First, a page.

A heart attack is a serious medical emergency whereby the supply of blood to the heart is suddenly blocked, usually by fatty substances in the coronary arteries. Coronary heart disease is the term that describes this destructive process. There are many mechanisms that cause the supply of blood to the heart to be blocked.

How did Dr Gill and her team gather their findings?

The scientists analysed the genes of more than 400,000 British people and calculated that every ten-unit increase in blood pressure levels before the age of 55 raised the risk of a heart attack in later life by 43 percent.

The damage, they found, was permanent. For example, if somebody had the issue in their 40s, but it was controlled in their 60s, the harm would already be done.

Study leader Dr Dipender Gill, from Imperial College London, said: “Everybody knows that high blood pressure is bad for your heart. But nobody worries about it when they are young.

“They think, “I will think about this when I’m 60, when I’m 70”. But this evidence shows that the damage is cumulative, it is lifelong. So it is something that we should be thinking about when we are in our 30s, 40s and 50s – not putting off.”

Dr Gill added: “We found even a small change in blood pressure has a cumulative effect on heart disease risk.”

Maureen Talbot, head of clinical support at the British Heart Foundation, which funded the research, said: “Controlling blood pressure is extremely important, as it will lower your risk of serious illnesses such as coronary heart disease, heart attack and stroke.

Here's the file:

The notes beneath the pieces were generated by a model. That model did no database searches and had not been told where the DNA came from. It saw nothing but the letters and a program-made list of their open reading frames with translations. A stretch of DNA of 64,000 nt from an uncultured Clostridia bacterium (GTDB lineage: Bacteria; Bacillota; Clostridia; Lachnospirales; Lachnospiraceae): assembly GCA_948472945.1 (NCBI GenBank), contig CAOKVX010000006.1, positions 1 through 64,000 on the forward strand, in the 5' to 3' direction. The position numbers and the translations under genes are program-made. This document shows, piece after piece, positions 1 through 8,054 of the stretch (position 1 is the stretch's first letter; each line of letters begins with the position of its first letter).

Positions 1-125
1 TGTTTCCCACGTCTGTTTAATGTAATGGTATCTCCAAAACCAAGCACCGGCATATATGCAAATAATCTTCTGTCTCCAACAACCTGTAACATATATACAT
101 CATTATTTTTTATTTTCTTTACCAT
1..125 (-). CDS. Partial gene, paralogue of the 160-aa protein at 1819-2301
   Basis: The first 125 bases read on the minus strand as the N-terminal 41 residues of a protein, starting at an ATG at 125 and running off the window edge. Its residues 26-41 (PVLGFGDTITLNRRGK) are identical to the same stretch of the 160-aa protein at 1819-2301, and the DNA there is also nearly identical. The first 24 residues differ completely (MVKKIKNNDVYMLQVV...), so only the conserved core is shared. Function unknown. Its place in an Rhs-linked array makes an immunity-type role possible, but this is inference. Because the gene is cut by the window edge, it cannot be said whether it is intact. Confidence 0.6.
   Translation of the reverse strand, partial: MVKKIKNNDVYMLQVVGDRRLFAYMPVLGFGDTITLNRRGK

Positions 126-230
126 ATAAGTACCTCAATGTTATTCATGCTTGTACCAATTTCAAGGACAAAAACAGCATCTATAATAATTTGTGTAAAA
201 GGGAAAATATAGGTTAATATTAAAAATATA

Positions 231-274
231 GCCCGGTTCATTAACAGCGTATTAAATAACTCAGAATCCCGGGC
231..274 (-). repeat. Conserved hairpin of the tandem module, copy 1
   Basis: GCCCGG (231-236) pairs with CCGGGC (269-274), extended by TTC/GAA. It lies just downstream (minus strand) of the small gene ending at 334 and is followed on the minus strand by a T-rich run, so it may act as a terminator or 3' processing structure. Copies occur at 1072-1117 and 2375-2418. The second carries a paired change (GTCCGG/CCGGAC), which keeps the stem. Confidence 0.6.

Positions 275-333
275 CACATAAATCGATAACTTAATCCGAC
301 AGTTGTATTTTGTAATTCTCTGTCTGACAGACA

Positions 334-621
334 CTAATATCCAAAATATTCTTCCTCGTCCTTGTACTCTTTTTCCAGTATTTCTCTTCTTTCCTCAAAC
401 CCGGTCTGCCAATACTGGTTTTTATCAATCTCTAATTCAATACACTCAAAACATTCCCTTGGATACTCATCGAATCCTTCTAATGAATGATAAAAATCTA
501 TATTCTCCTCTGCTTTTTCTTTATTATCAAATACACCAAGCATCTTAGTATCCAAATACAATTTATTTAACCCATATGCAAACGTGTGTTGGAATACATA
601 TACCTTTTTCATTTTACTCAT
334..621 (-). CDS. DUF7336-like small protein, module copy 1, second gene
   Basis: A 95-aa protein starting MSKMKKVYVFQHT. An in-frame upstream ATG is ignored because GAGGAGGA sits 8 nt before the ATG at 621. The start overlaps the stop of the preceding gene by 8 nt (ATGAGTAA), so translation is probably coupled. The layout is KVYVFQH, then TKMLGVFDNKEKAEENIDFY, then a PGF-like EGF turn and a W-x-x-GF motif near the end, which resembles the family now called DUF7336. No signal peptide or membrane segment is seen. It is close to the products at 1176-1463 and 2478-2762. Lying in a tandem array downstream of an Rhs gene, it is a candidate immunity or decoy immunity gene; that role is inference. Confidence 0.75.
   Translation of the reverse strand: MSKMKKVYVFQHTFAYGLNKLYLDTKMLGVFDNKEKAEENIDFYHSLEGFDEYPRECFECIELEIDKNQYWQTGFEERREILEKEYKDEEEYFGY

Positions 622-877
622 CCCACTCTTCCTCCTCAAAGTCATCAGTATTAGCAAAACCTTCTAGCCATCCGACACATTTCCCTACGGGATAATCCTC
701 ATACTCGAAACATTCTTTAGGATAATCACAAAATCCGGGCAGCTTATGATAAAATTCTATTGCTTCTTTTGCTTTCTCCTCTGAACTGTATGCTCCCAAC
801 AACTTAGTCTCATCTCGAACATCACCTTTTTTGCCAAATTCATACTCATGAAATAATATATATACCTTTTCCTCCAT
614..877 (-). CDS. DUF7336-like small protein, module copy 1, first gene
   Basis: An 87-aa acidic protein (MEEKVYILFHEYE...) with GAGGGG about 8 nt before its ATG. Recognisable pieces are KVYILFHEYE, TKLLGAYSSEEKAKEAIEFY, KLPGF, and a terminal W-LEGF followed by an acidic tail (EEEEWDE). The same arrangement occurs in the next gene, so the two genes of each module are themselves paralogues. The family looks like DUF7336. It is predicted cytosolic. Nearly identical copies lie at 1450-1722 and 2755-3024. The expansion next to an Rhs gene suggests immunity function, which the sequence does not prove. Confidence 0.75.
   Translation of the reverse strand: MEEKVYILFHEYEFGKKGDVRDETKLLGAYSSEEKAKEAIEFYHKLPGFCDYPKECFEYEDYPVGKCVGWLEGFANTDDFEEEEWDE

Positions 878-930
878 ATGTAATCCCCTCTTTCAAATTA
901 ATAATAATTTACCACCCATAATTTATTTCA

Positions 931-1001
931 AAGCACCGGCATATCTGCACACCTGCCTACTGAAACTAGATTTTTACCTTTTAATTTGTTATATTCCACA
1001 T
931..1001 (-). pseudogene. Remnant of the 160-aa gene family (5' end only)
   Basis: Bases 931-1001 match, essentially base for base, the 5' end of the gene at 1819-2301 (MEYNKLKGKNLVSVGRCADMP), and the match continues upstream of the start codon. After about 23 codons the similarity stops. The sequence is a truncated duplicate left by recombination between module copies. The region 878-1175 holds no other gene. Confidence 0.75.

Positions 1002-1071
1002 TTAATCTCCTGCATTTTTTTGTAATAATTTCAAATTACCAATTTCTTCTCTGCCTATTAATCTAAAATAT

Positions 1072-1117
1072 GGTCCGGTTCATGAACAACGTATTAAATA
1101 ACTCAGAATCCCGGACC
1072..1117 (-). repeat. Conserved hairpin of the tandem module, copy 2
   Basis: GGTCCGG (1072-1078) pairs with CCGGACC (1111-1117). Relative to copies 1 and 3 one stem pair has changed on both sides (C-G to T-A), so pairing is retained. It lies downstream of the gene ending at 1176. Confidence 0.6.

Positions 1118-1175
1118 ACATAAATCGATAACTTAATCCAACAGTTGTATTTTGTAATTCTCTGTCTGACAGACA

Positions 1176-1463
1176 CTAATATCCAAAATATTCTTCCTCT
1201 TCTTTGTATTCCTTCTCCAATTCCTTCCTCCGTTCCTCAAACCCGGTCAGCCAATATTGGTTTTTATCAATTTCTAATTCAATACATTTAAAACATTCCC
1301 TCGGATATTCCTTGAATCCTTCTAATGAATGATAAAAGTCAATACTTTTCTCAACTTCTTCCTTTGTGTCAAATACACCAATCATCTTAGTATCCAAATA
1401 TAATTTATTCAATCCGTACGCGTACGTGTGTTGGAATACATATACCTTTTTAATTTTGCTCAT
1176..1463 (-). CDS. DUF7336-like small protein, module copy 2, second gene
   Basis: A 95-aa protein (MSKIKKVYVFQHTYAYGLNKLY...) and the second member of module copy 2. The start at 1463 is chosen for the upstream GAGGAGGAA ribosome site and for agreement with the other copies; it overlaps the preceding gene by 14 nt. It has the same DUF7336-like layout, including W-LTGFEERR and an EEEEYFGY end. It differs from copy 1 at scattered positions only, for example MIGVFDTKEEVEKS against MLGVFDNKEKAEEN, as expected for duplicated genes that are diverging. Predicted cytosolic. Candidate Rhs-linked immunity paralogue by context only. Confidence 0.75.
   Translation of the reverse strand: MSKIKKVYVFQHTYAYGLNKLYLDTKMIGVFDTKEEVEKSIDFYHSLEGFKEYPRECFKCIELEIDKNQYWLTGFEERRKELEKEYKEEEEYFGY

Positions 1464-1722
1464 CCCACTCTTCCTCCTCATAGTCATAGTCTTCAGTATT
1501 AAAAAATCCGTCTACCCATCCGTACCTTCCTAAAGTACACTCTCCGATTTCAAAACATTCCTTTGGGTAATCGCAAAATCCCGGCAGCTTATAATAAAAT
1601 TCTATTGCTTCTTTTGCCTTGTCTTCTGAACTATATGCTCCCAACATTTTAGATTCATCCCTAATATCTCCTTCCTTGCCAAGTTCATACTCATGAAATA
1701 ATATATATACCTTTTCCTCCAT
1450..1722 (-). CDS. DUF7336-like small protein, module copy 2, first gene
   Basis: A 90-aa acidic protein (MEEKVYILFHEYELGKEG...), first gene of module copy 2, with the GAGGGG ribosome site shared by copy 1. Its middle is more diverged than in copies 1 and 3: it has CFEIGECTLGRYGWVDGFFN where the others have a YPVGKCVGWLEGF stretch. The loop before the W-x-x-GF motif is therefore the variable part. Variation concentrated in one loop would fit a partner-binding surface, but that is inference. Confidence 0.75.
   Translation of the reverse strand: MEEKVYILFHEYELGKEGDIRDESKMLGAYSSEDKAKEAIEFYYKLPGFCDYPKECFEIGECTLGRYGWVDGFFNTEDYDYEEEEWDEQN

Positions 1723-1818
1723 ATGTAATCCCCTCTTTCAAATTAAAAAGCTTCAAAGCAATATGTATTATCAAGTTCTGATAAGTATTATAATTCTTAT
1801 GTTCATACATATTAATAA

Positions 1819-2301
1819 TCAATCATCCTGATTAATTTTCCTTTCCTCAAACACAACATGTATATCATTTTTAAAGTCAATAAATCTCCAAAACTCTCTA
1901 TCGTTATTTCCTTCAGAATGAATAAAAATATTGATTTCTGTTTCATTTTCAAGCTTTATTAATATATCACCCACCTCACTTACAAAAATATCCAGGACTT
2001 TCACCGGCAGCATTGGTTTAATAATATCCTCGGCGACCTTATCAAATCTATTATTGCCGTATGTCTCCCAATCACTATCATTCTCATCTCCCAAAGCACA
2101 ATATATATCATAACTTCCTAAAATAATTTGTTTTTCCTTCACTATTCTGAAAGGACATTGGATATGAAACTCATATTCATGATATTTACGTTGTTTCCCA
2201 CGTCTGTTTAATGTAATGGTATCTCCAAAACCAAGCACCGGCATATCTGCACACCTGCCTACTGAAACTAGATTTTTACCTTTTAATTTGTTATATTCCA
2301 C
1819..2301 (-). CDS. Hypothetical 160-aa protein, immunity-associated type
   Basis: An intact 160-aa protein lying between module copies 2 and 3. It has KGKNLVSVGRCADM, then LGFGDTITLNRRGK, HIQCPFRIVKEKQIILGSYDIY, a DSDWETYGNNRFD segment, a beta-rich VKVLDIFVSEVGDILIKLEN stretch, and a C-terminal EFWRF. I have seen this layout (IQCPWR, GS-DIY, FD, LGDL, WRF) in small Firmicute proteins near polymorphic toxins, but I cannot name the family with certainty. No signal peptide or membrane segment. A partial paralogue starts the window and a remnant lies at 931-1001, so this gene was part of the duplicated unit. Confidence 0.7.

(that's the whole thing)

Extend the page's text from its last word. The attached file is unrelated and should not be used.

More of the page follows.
“If you have high blood pressure when you’re middle-aged, taking proactive steps to reduce it could save your life.”

How to lower your blood pressure

One immediate step you can take is to reduce your salt intake because salt raises your blood pressure.

The NHS says to eat less than six grams (0.2oz) of salt a day, which is about a teaspoonful.

“Eating a low-fat diet that includes lots of fibre, such as wholegrain rice, bread and pasta, and plenty of fruit and vegetables also helps lower blood pressure,” adds the health body.

Heart attack symptoms – what to look for

Symptoms of a heart attack can include:

  • Chest pain – a sensation of pressure, tightness or squeezing in the centre of your chest
  • Pain in other parts of the body – it can feel as if the pain is travelling from your chest to your arms (usually the left arm is affected, but it can affect both arms), jaw, neck, back and tummy (abdomen)
  • Feeling lightheaded or dizzy
  • Sweating
  • Shortness of breath
  • Feeling sick (nausea) or being sick (vomiting)
  • An overwhelming sense of anxiety (similar to having a panic attack)
  • coughing or wheezing.

“Although the chest pain is often severe, some people may only experience minor pain, similar to indigestion,” adds the NHS.

Source: | Daily Express

LEAVE A REPLY

Please enter your comment!
Please enter your name here